Italy bowed out in the group stages.
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The 2006 World Cup final in Germany will always be remembered for the final act of Zinedine Zidane’s career – his sending off for headbutting Marco Materazzi in the chest - but both finalists, Italy and France, will now be remembered for a different reason.
In failing to make it out of the groups four years later, they have placed themselves into the history books as being the only previous World Cup finalists to have gone out at such an early stage when both have qualified for the next year’s tournament.
There have been three instances in which neither finalist advanced because one failed to qualify: Uruguay did not go in 1934 and Hungary failed in 1950, while Czechoslovakia missed out in 1966 with holders Brazil failing to get out of their group as star player Pele was literally kicked out of the competition. But few teams in the future will come close to matching Italy and France’s failings at South Africa 2010.
Italy’s functional style of play under Marcello Lippi saw them lift the trophy in 2006, but now they have replaced function with friction as Lippi’s tactics have raised eyebrows in the Italian media and within the squad. Many neutrals would have noticed a distinct lack of star quality in the squad as names like Francesco Totti, Alessandro Del Piero and Alessandro Nesta were replaced by those of Simone Pepe, Claudio Marchisio and Domenico Criscito.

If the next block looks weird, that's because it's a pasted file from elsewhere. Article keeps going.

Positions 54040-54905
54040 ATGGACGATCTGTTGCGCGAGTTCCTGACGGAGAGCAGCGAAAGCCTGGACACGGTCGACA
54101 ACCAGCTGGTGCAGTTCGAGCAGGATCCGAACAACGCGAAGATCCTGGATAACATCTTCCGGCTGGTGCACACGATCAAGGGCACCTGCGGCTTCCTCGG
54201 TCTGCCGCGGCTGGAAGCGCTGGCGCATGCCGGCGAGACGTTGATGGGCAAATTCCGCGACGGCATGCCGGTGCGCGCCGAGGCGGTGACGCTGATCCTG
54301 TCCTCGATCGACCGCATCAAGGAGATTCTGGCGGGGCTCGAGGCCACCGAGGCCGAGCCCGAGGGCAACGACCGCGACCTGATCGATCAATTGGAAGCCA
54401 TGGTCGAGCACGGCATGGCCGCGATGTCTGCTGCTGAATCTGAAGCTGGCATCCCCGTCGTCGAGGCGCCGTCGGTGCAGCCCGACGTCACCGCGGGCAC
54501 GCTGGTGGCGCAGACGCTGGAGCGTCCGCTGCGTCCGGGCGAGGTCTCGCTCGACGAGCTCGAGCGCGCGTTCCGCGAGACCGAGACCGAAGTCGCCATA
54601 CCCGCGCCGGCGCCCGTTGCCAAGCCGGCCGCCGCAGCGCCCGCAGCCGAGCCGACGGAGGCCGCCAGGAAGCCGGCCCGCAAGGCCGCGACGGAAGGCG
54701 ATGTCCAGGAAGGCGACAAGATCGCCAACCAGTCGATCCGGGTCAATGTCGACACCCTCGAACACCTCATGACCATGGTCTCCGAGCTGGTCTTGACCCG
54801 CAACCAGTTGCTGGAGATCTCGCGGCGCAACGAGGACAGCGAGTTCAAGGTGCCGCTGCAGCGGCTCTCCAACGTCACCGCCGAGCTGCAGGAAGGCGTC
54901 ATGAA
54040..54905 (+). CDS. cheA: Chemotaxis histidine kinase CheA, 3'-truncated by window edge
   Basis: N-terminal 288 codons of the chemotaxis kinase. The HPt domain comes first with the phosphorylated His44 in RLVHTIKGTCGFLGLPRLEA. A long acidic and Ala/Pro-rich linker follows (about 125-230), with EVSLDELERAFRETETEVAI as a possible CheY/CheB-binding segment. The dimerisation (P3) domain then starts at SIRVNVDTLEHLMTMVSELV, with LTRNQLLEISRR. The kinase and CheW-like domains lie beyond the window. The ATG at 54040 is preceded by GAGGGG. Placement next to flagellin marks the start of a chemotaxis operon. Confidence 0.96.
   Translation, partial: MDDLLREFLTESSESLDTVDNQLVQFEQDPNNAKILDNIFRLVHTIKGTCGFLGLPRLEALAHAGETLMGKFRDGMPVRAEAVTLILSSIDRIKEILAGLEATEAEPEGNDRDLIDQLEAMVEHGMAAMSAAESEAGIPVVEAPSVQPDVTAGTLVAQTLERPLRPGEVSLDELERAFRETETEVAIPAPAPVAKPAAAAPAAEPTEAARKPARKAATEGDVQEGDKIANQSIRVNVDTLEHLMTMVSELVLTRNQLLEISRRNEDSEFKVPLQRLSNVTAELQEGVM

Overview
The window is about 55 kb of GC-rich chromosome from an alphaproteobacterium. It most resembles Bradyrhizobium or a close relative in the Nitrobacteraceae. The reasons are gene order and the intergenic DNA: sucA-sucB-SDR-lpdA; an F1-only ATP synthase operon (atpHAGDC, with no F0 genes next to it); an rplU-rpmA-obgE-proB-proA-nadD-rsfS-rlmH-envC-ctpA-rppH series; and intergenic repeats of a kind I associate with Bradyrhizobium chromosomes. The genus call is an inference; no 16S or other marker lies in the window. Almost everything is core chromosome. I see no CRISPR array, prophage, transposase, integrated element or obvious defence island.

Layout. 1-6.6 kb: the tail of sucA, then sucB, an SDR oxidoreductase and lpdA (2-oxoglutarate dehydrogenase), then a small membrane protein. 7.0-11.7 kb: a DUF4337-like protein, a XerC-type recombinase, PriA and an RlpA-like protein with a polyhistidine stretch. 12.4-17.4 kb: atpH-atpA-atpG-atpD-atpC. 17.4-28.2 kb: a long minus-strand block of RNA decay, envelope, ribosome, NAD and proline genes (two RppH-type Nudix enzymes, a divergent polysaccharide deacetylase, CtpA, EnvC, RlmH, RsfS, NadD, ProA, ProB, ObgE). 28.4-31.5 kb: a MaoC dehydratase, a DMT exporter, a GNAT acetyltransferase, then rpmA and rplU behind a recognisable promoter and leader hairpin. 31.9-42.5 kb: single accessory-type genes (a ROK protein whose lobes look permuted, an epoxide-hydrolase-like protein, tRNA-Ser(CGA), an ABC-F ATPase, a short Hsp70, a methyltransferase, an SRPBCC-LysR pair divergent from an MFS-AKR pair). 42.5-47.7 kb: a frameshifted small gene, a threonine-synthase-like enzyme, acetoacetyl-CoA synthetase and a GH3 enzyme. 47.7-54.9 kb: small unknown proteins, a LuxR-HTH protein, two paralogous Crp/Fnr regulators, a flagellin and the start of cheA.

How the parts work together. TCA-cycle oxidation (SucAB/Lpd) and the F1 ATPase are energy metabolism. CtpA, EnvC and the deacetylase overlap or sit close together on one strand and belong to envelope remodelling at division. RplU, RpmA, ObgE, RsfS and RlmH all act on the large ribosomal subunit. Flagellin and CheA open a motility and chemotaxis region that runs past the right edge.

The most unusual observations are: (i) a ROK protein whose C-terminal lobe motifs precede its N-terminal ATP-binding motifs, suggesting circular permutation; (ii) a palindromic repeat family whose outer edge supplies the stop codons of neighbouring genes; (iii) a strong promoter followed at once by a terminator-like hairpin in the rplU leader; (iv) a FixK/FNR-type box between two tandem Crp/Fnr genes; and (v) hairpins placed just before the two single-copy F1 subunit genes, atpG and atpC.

They simply have not got the players to mount a realistic challenge to the trophy again and although many expected them to get out of the group, they have been shown up on the biggest of stages. The signs were there with after an early draw with Paraguay, but a shocking 1-1 result against New Zealand confirmed many critics’ worst fears. A final, awful, defeat to Slovakia saw the world champions slink home in disgrace.
France, of course, chose to conduct their personal affairs in public and their woes have been well-documented. Bringing Zidane back for the 2006 tournament was a stroke of genius as he carried the side to the final, but there was precious little inspiration in Raymond Domenech’s team.
Bizarre tactical decisions from the coach, as well as the public in-fighting, contributed to their exit but, like Italy, France lacked the big-name players of 2006. Claude Makelele, Patrick Vieira, David Trezeguet and, of course, Zidane.
While much of the focus in South Africa has been on the African teams’ progress (or lack thereof) after such hype before the tournament, two of the European heavyweights will certainly dominate the headlines as the group stages come to a close.
Whoever makes it through to the final on July 11 at Soccer City would do well to heed the warning of the previous finalists. No one is too good to go out.